"Do I even need it?"
If you've picked Methods as a VCE subject, chances are you're planning to go into something numbersy at university, like maybe a Science degree or Commerce. If you're in that boat then - take it from a uni student - you will use Methods. Even if it's not a prerequisite for your degree, any course that involves numbers will require you to learn what is covered in Methods at some point, so why not get stuck in now!
But even if you're planning to do a degree in Visual Arts and just live in hiding from maths your entire life, you never know what you might end up doing in the future. I moved to my degree in science after a year in a Bachelor of Music, and having a few high school maths credits saved many headaches in the move across. If you can handle the workload, Methods is a really handy subject to have in your back pocket and opens up a lot of options if you're unsure about where you're going to end up.
"How hard does it get?"
A lot of my students ask this at the start of a school year, having heard horror stories from teachers or past students about the legendary difficulty of Methods and its infamous Exam 2. Methods is a pretty hard subject, I'm not going to deny it, but with a good worth ethic and a bit of self-belief, you can reach your goals. And that's kind of the point- not everyone is going to get a raw 50, but if you set yourself realistic goals you will be able to reach them. At the start of the year and throughout the year, have an attainable goal in mind, and if you put in the work, the goal will be possible.
In fact the difficulty of Methods means that it can be far more satisfying to study than other subjects. In some other subjects it is easy to understand the content but it takes hours and hours of practice to be able to perform in the exam, however in Methods you will get an immediate reward by just understanding the content. And this is something you can do. It takes practice and patience, but I would argue that an intuitive understanding of the content prepares you for the exam better than almost anything else.
"Does this have any real-world application?"
Look, we can all relate to suffering through pages of quadratic equations or sitting a brutal tech-free test and tearfully wondering what the point of it all is. And I'd be lying if I said that you use logarithm arithmetic when you're going to the shops to buy milk, but Methods is actually surprisingly applied. Believe it or not, the techniques you use to sketch and analyse graphs (especially calculus) are used in pretty much any career from business (e.g. charting the performance of share prices) to medicine (e.g. monitoring drug concentration in blood) to scientific research (like… all of it). Plus, probability and statistics might seem painful but they're already being hailed by pretty much everyone as the skills to have in the modern workforce. It's true that calculators and computers can do a lot of this stuff but they're only tools- and unless you understand the logic behind how they work, they won't do you much good. Methods aims to teach you the theory behind these very important skills and concepts and prepare you to use them in the workforce.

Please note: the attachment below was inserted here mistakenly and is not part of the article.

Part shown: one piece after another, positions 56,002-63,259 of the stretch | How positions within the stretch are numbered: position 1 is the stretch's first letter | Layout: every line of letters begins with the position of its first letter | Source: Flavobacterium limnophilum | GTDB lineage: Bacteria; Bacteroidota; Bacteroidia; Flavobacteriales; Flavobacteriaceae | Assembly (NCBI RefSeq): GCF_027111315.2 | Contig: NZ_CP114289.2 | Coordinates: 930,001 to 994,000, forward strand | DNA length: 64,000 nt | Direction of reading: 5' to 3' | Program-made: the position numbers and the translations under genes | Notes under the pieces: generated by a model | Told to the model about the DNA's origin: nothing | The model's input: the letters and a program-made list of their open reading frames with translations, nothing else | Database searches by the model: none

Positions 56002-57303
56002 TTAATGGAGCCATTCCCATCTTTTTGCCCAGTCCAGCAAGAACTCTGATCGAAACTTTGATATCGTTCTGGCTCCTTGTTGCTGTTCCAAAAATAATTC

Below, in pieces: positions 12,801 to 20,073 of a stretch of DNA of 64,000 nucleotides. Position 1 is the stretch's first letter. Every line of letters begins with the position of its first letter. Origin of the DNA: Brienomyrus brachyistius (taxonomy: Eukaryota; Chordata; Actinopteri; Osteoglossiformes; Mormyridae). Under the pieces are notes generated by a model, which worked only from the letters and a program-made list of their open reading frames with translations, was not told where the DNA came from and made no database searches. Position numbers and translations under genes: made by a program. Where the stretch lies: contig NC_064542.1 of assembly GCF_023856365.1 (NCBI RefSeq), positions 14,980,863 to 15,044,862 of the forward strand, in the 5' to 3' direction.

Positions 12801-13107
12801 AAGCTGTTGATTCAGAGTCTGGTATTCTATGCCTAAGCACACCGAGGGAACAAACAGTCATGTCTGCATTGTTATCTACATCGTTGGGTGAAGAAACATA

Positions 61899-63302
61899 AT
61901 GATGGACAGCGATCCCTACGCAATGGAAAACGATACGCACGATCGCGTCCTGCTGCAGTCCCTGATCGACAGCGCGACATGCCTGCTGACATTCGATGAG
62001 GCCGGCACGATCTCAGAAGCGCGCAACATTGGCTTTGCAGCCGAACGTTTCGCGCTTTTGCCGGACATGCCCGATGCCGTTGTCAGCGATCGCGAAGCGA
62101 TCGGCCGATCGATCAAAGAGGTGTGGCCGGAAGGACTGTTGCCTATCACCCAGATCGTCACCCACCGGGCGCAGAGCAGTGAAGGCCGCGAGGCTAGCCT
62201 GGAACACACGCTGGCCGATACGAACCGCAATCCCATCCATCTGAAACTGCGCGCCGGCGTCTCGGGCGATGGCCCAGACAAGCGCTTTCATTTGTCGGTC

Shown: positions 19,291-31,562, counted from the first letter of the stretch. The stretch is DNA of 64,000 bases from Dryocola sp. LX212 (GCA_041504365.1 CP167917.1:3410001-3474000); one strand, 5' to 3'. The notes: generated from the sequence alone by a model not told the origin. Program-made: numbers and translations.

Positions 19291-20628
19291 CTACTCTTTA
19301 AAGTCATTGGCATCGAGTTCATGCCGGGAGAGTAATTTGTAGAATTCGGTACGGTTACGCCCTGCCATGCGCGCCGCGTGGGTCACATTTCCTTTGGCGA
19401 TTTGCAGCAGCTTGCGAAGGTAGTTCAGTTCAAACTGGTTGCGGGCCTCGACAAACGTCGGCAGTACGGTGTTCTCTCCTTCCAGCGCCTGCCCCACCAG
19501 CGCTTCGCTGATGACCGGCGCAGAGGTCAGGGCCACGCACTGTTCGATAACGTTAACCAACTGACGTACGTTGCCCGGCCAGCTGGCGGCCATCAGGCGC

But here's the thing, even if you don't use the exact skills you learn in Methods in a job, you'll definitely take something away from the way Methods teaches you to think. You've probably heard English teachers nervously give the same answer to the question "why do we bother learning about Shakespeare?" but it's true! English teaches you how to communicate and to articulate an argument and Methods teaches you to problem solve and to think systematically. It might seem pretty arcane sometimes but it's actually very good preparation for the workforce and it's worth persisting with.
"Why should I do Methods and not just Further Maths?"
Further is mostly geared at students who want some maths on their resume without too much hassle. It teaches you the essential maths skills you need for business, teaching etc. and most students find it a fairly gentle follow-up to year 10 maths. Methods is a definite increase in difficulty from year 10, however it offers a much more comprehensive survey of mathematical techniques like graph theory, calculus and probability. It's mainly aimed at students who intend to pursue science or commerce at university following their VCE.
Methods also keeps a lot of doors open. I have a friend who originally planned to study Fine Arts at university and dropped Methods for Further in year 11. However he decided halfway through a gap year that he wanted to study science instead. Since he didn't have Methods as a prerequisite, he couldn't get his top preference for university and had to take his first year in a different institution.
Both subjects have their pros and cons, but if it's within your reach, Methods is a very useful and comprehensive subject to have under your belt.
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